You might notice that the name of an individual Style changes as you adjust these sliders – for example, add in some Warmth to Vibrant and it’ll now be called “Vibrant Warm” instead.

3. Try Styles for portraits (but not in Portrait mode)

One of the best applications for Photographic Styles is portraits. As we mentioned, your iPhone will apply these intelligently and should keep Skin Tones looking natural, while boosting other aspects of the scene, such as the background or the clothes that your subject is wearing. 

A great example of this is Rich Contrast, which adds some lovely extra punch to your portraits, giving them a subtle but noticeable lift that can take them from good to great. Try pushing both the Tonal slider and the Warmth slider to make an even bolder difference to your portraits.

It’s worth making these changes in small and incremental steps, adding +5 or -5 here and there to see how it impacts the image, rather than going from one extreme or the other. One important note, though: Photographic Styles can’t currently be used in the dedicated Portrait mode, unfortunately.

4. Discover the best Styles for the right subjects 

You’ll probably soon find that different Styles suit different subjects, which is something that you’ll learn by experimentation – and will likely also come down to personal preference.

We’ve found that Rich Contrast works well for landscapes, Vibrant is good for typically bright subjects such as flowers, Warm is great for sunsets and sunrises, while Cool is ideal for urban landscapes and low light shots.

That said, try using Styles that you might not think would work to experiment with the results – Cool, for example, can give an unusual look to a typical landscape. 

It’s worth being mindful of going too overboard with certain Styles and adjustments. For example, adding in too much Warmth can tend to look overly vivid and unnatural and therefore less appealing in most situations.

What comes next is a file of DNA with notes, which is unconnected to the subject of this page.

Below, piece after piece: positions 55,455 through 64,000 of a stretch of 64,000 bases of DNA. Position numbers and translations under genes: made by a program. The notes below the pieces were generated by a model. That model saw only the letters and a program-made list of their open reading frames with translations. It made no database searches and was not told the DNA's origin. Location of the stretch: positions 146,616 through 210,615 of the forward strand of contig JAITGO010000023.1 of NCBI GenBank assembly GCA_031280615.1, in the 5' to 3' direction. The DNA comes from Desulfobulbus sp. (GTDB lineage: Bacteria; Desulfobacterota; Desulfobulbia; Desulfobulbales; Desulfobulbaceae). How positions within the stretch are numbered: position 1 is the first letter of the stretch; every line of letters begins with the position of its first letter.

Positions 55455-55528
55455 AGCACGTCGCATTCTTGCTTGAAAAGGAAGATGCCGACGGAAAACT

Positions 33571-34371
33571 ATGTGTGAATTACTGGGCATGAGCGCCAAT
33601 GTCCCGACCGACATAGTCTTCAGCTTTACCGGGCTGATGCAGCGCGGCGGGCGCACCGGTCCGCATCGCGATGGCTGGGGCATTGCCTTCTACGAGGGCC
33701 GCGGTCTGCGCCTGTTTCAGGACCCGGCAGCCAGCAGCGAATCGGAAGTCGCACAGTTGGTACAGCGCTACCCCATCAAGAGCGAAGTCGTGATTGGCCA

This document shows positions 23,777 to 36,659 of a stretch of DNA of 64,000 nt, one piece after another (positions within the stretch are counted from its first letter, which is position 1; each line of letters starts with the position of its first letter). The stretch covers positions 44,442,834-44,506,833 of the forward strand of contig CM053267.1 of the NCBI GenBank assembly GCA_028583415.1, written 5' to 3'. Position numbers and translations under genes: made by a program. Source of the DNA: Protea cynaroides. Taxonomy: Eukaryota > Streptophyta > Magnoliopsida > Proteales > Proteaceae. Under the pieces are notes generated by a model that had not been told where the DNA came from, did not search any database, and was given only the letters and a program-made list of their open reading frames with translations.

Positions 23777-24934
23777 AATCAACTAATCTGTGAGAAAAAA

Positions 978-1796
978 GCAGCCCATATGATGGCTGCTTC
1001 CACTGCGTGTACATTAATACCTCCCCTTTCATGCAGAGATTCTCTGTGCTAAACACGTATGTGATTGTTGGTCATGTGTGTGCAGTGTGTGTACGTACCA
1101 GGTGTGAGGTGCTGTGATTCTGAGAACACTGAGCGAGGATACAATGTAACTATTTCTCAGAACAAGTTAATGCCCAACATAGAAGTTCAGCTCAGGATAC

5. Remember to reset and remove

Since Styles cannot be removed once you’ve captured them, it’s important to remember to switch them off when you don’t want to use them – otherwise you’ll find your Camera Roll is full of 'Cool' shots that you probably didn’t intend. 

To stop using them, simply tap the three-squares icon at the top of the camera screen at any time and swipe back to 'Standard'.

It’s also worth resetting any adjustments you’ve made using the Tone and Warmth sliders, especially if you’ve made quite dramatic changes – a reset icon can be tapped to quickly go back to the default settings.

Amy Davies

Amy has been writing about cameras, photography and associated tech since 2009. Amy was once part of the photography testing team for Future Publishing working across TechRadar, Digital Camera, PhotoPlus, N Photo and Photography Week. For her photography, she has won awards and has been exhibited. She often partakes in unusual projects - including one intense year where she used a different camera every single day. Amy is currently the Features Editor at Amateur Photographer magazine, and in her increasingly little spare time works across a number of high-profile publications including Wired, Stuff, Digital Camera World, Expert Reviews, and just a little off-tangent, PetsRadar.